Cat Silirie, Wine Director, Barbara Lynch Gruppo, Boston, No. 9 Park, The Butcher Shop, B&G Oysters, Sportello, Menton, Natural Wine, Point of View, Wine List, How to pick wines on a wine list, wine education, Sommelier’s Recs, Where to eat, Where to drink, Where to Shop, Where Sommeliers Drink, Go Where The Pros Go, Insider Recommendations, Wine Recommendations



Q & A with Wine Director Cat Silirie

Q. How did you get into wine?

A. 20 years ago there wasn’t an institute where you could go to get certified. You had to apprentice, and like other trades, find a mentor. I was able to apprentice under the buyer and sommelier Michael Fahey at Grill 23, one of the classic steakhouses in Boston. When he left, I was made the buyer.

A lot of young people ask where do you start? I volunteered a lot of time in those days.

Q. You’ve worked with Barbara Lynch for many years.

A. We started working together about 15 years ago at Rocco’s, which is this Italian regional restaurant. But we were colleagues here in Boston over 20 years ago and we always wanted to work together. She was a cook at Olives and then the chef at Fig, and I was the buyer at Grill 23. We felt like teammates in the trade since we were in our early twenties.

It’s hard to see how we’ve influenced each other, because at this point, we are sisters really. It’s a deep devotion to classic things. We both love Old World wine and food. Even with all the other distractions from New World wine on the market, we both just keep on wanting to go back to France and Italy, and now for me, Austria and Spain.

Q. Tell us about your wine training program, Wine Words.

A. I had this idea that if I took myself off the floor and spent a lot of time training waiters, bartenders, and managers, we could have a team of sommeliers who knew about wine, how wine tasted, and could discuss wine. It worked so well, that we now do it at all 7 of our places.

Q. In your mind, what makes a great wine list different from just an average wine list?

A. It’s definitely a sense of their point of view, a hand behind it. Something that shows there is a passion, rather than a ‘correct’ wine list. Imagine a list with seven Lambruscos and then you look at the menu and they have all these great antipastis. It’s something signature. It could be 5 Txakoli or it could be a run on Raveneau.

You know you have a ‘correct’ wine list right away when you have a category that says ‘Other Interesting International Whites.’ Wine lists that feel like they have to have something for everybody and they don’t do anything with a full court press, just do a little here and a little there.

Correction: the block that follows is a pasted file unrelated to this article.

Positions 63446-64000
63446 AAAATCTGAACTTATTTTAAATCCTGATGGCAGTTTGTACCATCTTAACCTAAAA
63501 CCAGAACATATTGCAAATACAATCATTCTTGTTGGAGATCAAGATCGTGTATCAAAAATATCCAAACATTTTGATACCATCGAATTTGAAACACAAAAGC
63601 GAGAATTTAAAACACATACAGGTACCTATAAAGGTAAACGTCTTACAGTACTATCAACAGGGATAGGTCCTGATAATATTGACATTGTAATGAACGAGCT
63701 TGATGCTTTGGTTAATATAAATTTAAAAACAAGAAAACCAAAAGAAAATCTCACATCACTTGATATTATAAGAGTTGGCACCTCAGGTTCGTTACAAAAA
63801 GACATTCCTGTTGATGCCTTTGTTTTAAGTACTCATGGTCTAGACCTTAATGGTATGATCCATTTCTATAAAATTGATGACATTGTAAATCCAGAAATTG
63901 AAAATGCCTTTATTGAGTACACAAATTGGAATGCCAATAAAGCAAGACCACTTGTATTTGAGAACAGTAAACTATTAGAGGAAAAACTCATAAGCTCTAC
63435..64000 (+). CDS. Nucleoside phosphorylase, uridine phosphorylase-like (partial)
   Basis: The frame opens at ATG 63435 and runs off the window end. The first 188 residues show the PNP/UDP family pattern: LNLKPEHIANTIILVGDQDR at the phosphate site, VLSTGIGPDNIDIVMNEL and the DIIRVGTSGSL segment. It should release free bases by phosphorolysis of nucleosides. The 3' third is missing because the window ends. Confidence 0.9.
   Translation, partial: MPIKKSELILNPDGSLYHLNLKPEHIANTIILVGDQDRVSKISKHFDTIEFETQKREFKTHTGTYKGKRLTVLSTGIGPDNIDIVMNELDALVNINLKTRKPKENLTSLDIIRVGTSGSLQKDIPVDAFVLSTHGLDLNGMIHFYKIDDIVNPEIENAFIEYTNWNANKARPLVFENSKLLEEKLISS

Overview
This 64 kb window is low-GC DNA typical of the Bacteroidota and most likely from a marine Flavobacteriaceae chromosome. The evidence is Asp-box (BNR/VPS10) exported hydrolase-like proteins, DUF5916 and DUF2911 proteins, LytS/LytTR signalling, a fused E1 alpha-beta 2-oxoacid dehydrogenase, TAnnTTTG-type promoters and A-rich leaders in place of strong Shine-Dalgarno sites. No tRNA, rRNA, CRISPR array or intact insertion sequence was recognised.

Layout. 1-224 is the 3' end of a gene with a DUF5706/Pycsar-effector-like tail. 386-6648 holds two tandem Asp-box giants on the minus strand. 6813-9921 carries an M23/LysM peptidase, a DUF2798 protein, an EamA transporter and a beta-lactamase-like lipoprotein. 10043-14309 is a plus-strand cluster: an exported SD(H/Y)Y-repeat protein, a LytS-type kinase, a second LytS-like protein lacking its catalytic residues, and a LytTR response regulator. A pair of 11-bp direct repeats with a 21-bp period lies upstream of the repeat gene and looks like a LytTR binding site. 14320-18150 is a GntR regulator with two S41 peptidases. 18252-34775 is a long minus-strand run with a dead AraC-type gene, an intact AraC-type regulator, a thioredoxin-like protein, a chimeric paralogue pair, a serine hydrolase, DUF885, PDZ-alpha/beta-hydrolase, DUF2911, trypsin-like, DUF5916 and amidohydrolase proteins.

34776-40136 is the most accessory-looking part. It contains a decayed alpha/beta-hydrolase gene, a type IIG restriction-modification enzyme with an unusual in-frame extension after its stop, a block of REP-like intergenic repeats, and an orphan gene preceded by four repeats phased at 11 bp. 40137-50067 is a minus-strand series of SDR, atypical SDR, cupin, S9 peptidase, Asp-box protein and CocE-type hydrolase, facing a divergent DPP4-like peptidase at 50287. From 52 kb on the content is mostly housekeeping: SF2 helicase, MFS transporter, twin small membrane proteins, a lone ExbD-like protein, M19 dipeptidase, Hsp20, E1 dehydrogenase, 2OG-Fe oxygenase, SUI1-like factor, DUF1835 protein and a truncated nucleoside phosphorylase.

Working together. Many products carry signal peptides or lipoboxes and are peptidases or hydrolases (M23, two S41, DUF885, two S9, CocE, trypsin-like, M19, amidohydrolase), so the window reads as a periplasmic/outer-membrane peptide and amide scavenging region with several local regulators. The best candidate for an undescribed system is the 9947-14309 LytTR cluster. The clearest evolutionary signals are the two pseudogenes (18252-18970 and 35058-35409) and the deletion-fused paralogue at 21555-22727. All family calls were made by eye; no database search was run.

There are too many restaurant wine lists, especially probably in hotels or more general places, that the wine lists has something for everyone, and it just drives me nuts. Too many brand names they think they have to have, then they try to be creative in this little other category and it is just not working. I went in this wine bar recently, it was a corporate one, and they have a hundred wines by the glass. I asked the bartender how’s that going with that list, do you sell a lot of different things? He replied ‘nah we just order 5 cases of Rodney Strong Merlot every week.’ There’s no training, no diversity, no passion.

Q. How do you create the wine lists for your restaurants?

A. The minute you look at the place with the slate bar and the wooden floor with meats and sausages hanging around, you kind of know what kind of wine list it should be.

Barbara [Lynch] creates these wonderful environments that basically already describe the type of wine list that should be in order. The Butcher Shop is definitely artisanal, handmade, old European reds for the most part and whites. Oyster Bar is perfect for rose and Muscadet. We have an Italian restaurant, it kind of looks like an American diner, but it’s called Sportello with really great authentic foods and we have all Italian wines, but all different regions and small growers. So that part of working with Barbara is really fun, how she creates these environments and the foods.

Q. What is your favorite wine with oysters?

A. My favorites are wines from grapes grown on fossilized oyster shells: Chablis, Burgundy, anything from Kimmerridgian soil, like Sancerre. I do love the oysters with oysters motif. I also love Muscadet. Even though that is a different terroir, I love that equally. And when Barbara [Lynch] said she was going to create an oyster bar in Boston, I said ‘we can finally sell Muscadet.’ We always have at least 2 Muscadets by the glass and 5 different ones by the bottle.


- Cat Silirie’s Wine Recommendations

- Cat Silirie’s Restaurant Recommendations



Italian / French

Beacon Hill

9 Park Street

Boston, MA 02108

T: 617.742.9991 (make a reservation)




South End

550 Tremont Street

Boston, MA 02118

T: 617.423.0550 (make a reservation)



Wine Bar / Butcher Shop

South End

552 Tremont Street

Boston, MA 02118

T: 617.423.4800




Fort Point Channel

348 Congress Street

Boston, MA 02110

T: 617.737.1234 (make a reservation)




Fort Point Channel

354 Congress Street

Boston, MA 02110

T: 617.737.0099 (make a reservation)


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Photograph courtesy of No. 9 Park | Photo Credit: Justin Ide | Photograph courtesy of B & G Oyster Bar

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Recommended By

- Sommelier Levi Dalton

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